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Public participation in reporting makes newsrooms more diverse and investigations more powerful, though it also puts participants at risk

Courtesy of Wikimedia Commons, taken by Tony Webster
With just a phone and a Twitter account, anyone can act as a journalist now. The unprecedented level of public participation in 21st century media production has brought both pros and cons. For the positives, it provides news organizations with more diverse perspectives than a typical newsroom. A 2015 newsroom census by the American Society of News Editors found minorities made up less than 13 percent of newsrooms while the U.S. minority population is nearly double that. By engaging and using the public for content, many news organizations have benefited by seeing viewpoints not represented in their organization. Looking beyond diversity, embracing public participation can lead to investigations that otherwise would never have happened. The blog TalkingPointsMemo used tips from readers to drive an investigative report on a string of questionable firings of U.S. Attorneys that resulted in being the first blog to win the prestigious Polk Award. ProPublica, a nonprofit investigative organization, uses their Reporting Network that engages the public for local knowledge to help drive investigations. The network has helped inform actual investigations and won innovation awards for its management of crowdsourcing. Clearly, there have been distinct and important benefits to increased public participation in media production.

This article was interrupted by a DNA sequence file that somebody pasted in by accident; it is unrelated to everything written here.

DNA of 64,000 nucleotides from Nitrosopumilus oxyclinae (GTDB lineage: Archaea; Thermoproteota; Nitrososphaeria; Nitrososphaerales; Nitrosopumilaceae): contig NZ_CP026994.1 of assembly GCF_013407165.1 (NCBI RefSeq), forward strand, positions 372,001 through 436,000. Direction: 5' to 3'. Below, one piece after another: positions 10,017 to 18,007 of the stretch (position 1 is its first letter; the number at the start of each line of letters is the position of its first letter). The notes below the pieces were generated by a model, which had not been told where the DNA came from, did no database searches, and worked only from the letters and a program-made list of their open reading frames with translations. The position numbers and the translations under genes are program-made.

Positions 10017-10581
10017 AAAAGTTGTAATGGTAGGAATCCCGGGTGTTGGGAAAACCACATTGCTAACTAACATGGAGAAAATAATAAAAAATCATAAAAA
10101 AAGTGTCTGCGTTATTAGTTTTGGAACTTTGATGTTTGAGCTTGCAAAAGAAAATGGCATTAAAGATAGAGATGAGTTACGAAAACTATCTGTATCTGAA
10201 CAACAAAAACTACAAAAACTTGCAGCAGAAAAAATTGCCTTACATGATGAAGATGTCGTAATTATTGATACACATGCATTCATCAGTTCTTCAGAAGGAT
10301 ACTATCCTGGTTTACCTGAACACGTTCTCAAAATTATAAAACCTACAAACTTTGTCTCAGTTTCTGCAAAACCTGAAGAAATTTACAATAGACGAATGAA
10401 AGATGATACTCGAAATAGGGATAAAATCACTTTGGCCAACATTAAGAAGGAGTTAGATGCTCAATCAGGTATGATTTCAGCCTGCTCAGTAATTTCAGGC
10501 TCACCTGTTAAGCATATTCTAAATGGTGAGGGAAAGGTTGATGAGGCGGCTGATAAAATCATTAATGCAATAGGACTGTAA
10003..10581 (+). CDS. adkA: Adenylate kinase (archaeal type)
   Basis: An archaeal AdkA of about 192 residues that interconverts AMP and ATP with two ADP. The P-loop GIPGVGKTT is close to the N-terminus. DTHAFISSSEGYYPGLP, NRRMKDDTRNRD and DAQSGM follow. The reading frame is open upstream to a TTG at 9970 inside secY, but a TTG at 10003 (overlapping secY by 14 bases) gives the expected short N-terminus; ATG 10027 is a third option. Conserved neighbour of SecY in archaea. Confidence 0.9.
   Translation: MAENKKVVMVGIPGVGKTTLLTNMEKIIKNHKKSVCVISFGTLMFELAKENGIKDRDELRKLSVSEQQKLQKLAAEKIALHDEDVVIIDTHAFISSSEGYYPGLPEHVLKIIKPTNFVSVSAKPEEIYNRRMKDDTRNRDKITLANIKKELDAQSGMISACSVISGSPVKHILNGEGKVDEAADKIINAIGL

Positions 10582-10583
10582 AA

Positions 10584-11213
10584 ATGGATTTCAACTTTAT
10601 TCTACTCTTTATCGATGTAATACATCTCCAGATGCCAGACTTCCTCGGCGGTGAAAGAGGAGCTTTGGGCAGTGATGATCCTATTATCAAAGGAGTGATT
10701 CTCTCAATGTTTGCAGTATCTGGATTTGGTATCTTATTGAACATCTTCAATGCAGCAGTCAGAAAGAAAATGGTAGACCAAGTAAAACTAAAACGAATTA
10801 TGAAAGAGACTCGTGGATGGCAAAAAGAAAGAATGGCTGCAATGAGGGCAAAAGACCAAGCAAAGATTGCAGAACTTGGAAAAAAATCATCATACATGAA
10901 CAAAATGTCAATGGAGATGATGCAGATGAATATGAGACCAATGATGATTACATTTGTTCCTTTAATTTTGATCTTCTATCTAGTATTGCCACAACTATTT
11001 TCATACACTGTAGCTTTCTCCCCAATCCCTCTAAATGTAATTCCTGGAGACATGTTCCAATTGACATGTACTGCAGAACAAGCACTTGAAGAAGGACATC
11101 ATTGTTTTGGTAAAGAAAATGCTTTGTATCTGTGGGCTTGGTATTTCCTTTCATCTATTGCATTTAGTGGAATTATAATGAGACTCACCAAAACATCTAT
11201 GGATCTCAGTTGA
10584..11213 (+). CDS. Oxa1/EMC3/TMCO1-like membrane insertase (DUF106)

One of the downsides of citizen journalism.
Source: Pew Research Center

However, it isn't all positive. With no ethical, legal or professional training to rely upon -- and no media credential to flash -- citizen journalists are often put in harms way when attempting to cover riots or protests. In 2012, 47 citizen journalists were killed trying to report. More recently, during the riots in Ferguson, Missouri, a man named Antonio French was arrested for unlawful assembly while documenting the protests. His work was used by a wide variety of outlets but, since he isn't employed by any news company, he lacks the protection and credibility that professional journalists receive. Protecting, educating and not exploiting eager citizen journalists is vital for this level of participation to be more beneficial than harmful. Overall, the public can never be a complete substitute for professional journalists, but the public can provide important, supplemental contributions to impactful reports.

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